The sampling will consist of two phases:
Phase One. The Office of the Chief Financial Officer, Office of Financial Management (HCF-30), will select a sample of payments from the Rapid Approval State Payment System and provide it to the division offices. The division offices will obtain the State billing detail, in Microsoft Excel where possible, to support each payment in the Phase One sample. The billing detail must equal the amount charged on the payment.
Phase Two. Washington Headquarters will provide worksheets and instructions to test the billing detail transactions and to identify the causes of improper payments. Questions to be answered will include:
whether the cost was incurred subsequent to FHWA approval
whether the cost is eligible for Federal participation,
whether the cost was charged to the correct project,
whether the cost was approved by the appropriate State/local official, and
The worksheets provided will be in addition to the Standard Working Papers. These worksheets will be submitted to HCF-30 in order to estimate the amount of improper payments nationwide.
It is important to note that this method of selecting transactions for review is the minimum statutory requirement. If the division office determines that additional transactions should be selected, whether random or judgmental, it is encouraged to expand the sample size for further review. However, the additional transactions are not to be included in the report to HCF-30.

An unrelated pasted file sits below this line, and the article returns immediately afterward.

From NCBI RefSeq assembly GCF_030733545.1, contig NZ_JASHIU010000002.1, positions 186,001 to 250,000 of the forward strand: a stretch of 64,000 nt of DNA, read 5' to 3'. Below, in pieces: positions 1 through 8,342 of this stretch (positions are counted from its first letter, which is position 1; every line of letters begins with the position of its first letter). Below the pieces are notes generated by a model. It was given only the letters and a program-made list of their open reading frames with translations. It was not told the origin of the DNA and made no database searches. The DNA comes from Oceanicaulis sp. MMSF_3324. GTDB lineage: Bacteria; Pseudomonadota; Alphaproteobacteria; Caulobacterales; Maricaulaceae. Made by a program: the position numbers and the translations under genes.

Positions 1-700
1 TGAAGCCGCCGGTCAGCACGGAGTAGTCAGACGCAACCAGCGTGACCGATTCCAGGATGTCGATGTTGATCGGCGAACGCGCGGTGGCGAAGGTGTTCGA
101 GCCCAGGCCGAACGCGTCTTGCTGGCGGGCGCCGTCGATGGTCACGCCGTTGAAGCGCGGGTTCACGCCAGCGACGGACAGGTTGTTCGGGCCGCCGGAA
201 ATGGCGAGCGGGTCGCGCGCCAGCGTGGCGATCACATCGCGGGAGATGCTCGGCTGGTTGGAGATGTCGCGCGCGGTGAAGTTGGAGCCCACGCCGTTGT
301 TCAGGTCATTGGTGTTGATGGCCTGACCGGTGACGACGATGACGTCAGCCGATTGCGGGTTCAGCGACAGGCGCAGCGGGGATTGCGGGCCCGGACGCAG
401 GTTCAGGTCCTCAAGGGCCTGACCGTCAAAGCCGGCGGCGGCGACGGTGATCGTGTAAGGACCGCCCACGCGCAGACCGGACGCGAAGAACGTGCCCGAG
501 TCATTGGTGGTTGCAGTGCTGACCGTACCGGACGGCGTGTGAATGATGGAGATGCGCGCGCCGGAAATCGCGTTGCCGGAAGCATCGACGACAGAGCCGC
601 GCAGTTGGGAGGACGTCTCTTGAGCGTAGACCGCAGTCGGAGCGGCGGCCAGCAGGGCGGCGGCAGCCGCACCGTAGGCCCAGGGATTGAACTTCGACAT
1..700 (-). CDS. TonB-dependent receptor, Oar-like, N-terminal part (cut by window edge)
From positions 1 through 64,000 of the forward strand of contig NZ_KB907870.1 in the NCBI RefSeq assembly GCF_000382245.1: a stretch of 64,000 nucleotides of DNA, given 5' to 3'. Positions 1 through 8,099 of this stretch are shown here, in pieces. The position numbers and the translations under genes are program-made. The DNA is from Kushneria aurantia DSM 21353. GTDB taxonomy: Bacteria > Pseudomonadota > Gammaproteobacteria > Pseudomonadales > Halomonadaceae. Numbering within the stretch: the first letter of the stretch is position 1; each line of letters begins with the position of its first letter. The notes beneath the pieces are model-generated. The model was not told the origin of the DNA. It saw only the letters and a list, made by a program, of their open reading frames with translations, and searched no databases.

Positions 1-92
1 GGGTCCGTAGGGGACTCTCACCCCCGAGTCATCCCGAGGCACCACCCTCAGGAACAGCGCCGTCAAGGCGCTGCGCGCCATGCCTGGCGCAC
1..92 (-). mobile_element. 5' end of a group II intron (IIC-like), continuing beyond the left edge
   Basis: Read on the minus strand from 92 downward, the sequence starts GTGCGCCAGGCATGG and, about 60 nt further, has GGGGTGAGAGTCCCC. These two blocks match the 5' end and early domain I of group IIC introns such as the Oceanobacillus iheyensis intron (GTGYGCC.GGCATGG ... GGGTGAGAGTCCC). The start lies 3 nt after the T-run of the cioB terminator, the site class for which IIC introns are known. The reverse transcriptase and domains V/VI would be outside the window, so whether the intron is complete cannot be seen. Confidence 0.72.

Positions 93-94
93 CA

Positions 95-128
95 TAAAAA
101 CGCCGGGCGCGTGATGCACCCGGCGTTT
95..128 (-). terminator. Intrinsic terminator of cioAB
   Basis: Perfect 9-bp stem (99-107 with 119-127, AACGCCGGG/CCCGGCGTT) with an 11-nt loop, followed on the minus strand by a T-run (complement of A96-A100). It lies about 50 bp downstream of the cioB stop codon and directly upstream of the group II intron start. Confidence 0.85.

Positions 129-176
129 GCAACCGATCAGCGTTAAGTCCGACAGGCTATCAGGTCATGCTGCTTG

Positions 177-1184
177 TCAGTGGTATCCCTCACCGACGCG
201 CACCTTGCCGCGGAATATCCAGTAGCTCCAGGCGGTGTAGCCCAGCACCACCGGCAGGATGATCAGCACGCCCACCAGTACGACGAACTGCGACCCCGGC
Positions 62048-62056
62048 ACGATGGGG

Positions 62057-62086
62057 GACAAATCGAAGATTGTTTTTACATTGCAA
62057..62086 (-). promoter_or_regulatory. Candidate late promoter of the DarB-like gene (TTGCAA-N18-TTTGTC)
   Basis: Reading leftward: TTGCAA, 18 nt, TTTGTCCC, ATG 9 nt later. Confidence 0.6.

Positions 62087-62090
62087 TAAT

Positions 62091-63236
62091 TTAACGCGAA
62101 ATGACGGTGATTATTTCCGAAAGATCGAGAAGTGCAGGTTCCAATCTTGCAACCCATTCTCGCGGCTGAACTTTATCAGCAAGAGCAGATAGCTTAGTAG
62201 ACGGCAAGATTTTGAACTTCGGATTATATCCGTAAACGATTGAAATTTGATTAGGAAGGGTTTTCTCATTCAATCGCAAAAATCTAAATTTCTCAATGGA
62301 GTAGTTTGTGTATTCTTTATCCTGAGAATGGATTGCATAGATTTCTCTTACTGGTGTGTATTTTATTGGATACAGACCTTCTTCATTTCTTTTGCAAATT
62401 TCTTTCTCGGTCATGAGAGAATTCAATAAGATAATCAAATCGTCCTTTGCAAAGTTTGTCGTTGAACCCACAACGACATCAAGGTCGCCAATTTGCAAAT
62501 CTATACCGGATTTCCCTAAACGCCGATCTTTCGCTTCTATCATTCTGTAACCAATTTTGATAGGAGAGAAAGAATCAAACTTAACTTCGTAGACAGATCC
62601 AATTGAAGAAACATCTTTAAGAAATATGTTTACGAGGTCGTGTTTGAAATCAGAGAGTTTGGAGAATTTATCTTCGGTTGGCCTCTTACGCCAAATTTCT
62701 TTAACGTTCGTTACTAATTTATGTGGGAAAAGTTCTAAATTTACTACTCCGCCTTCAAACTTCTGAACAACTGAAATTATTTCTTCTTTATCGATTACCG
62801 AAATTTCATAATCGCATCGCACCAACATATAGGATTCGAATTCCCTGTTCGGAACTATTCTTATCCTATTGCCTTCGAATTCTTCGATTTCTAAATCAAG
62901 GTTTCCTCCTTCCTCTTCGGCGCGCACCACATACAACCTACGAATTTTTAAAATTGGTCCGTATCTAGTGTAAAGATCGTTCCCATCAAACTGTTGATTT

Purpose. The purpose of reviewing inactive Federal-aid projects is to ensure that (a) Federal funds are properly obligated, (b) Federal funds are being used effectively, and (c) unused funds are properly safeguarded and/or de-obligated to minimize misuse.
In accordance with 23 CFR 630 Subpart A – Project Authorizations and Agreements (Appendix B), States are required to review, on a quarterly basis, inactive projects for which no expenditure have been charged against Federal funds for the past 12 months.
The division office will work closely with the State in developing a process for the review and monitoring of Federal-aid projects. This process should help the State and FHWA to determine the validity of the amounts obligated for each project, perform oversight to ensure that reviews are conducted in accordance with the criteria established in 23 CFR 630, Subpart A, and ensure copies of the new developed Fiscal Management Information System (FMIS) reports are available to the State to use when performing the reviews. The division office reviewer should obtain sufficient documentation to support the obligation, review project records, or take other actions that provide a reasonable assurance that the obligation amount is valid. An example of a valid obligation occurs when a project is delayed by litigation or contractor claim, but the unexpended obligation is still consistent with the remaining estimated costs.
If excess obligations are identified, the State is required to take action to promptly de-obligate the funds, and the division office should ensure that this is done promptly. This action requires a modification of the project agreement.
Results. In accordance with the FIRE Order, the results of inactive projects reviews shall be recorded in the agency's Standard Working Papers attached to the Tool Kit.
Fire Tool Kit Table of Contents | Order 45601a.htm